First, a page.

Tag Archives: Psychology

What do we know, anyway? Not a lot…

In my view, we all need to be humble in measuring what little we actually know against the vastness of what we contemplate. We need all the help we can get in our attempts to make sense of a vastness which a great and respected scientist has not long ago admitted may be beyond our comprehension. (He could be wrong, of course!) We need to co-operate with one another, as we all go about honing and sharpening the particular lenses through which we look out at mystery.

Reaching for the Moon...

Reaching for the Moon…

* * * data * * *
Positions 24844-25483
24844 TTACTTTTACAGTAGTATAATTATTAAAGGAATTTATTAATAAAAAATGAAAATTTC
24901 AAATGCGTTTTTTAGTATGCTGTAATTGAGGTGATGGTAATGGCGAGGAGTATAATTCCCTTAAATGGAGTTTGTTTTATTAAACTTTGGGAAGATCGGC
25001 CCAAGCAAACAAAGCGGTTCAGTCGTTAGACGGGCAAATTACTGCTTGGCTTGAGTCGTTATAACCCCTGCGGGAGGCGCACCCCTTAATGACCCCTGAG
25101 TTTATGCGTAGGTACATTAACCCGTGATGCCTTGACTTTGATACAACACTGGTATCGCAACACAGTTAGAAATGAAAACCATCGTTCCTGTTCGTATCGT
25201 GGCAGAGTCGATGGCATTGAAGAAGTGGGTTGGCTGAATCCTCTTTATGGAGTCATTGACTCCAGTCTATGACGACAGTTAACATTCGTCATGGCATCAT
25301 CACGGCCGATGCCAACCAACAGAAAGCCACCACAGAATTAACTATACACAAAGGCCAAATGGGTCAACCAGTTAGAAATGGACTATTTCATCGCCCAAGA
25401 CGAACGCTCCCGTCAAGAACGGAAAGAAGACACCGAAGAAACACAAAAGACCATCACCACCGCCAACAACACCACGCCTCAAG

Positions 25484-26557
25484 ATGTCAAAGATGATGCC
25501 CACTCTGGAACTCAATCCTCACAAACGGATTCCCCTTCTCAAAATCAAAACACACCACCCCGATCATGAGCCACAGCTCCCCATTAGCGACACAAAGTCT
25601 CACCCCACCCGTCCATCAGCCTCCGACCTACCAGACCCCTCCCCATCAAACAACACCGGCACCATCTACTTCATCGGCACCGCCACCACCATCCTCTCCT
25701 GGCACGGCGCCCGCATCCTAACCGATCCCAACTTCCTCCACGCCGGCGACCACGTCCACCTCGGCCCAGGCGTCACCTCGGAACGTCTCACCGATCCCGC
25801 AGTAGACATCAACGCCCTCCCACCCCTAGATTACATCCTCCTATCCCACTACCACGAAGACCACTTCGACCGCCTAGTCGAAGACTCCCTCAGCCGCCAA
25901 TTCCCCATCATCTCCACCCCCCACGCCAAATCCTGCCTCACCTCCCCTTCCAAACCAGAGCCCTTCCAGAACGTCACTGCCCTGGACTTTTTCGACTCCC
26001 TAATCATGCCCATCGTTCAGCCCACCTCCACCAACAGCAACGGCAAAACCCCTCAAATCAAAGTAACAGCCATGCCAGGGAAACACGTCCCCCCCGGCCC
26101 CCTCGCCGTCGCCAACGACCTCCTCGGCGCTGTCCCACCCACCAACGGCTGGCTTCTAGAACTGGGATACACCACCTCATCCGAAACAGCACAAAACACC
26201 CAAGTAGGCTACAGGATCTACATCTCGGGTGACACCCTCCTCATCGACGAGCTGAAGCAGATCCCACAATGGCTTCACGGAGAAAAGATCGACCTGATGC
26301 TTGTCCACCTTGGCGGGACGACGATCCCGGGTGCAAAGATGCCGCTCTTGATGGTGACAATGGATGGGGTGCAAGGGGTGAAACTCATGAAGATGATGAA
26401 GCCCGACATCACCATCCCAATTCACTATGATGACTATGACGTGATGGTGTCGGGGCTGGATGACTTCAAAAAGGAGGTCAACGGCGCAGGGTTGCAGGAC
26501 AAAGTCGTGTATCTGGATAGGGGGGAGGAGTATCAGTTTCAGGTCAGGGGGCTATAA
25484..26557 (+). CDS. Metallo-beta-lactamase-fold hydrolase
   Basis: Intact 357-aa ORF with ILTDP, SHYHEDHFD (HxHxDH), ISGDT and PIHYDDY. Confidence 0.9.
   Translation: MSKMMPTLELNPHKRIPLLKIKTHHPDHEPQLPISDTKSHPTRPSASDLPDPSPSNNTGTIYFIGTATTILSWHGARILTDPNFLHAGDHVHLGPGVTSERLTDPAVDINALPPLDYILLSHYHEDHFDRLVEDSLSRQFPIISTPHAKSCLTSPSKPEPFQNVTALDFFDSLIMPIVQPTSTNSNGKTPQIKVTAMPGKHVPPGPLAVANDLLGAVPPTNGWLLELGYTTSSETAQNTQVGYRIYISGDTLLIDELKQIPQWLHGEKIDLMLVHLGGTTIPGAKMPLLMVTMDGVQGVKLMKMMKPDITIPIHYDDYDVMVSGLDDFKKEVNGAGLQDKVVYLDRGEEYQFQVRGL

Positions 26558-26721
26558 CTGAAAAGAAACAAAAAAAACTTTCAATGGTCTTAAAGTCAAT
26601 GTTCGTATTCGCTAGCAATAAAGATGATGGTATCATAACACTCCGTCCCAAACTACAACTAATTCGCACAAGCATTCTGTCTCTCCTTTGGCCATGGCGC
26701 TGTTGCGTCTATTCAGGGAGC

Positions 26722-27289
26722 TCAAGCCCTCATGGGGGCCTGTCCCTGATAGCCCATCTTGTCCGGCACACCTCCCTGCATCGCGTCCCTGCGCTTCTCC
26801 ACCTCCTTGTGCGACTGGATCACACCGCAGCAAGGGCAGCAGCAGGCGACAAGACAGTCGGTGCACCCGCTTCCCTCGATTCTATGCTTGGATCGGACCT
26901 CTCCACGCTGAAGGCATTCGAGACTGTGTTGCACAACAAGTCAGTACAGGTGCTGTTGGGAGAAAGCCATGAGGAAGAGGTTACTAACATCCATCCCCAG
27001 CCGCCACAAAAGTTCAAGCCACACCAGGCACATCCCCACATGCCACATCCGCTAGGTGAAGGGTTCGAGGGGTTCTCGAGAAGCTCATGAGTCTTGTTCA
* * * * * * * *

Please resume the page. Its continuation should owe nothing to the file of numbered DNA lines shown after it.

We need the perspectives of rationalist, reductionist science. But we also need the perspectives of those non-rational dimensions of the ceaseless human journey towards understanding where we came from, why we are here, and what, if anything, it all means. The great myths, the great religions, the arts – all these also give us a partial glimpse of  The Big Why.

So my Really Big Why is this:

WHY can we not learn to respect each other’s different lenses/disciplines, instead of – as so often happens – descending irrationally to the primitive level of the tribal carnivores from which we have slowly evolved over the last 100,000 years, and taking up fundamentalist, tribal positions – in which the futile attempt to declare only one lens right and all others wrong, is doomed forever to utter failure?

An example of a body of knowledge which seems to attract such fundamentalist irrationality is the great and ancient art and science of astrology.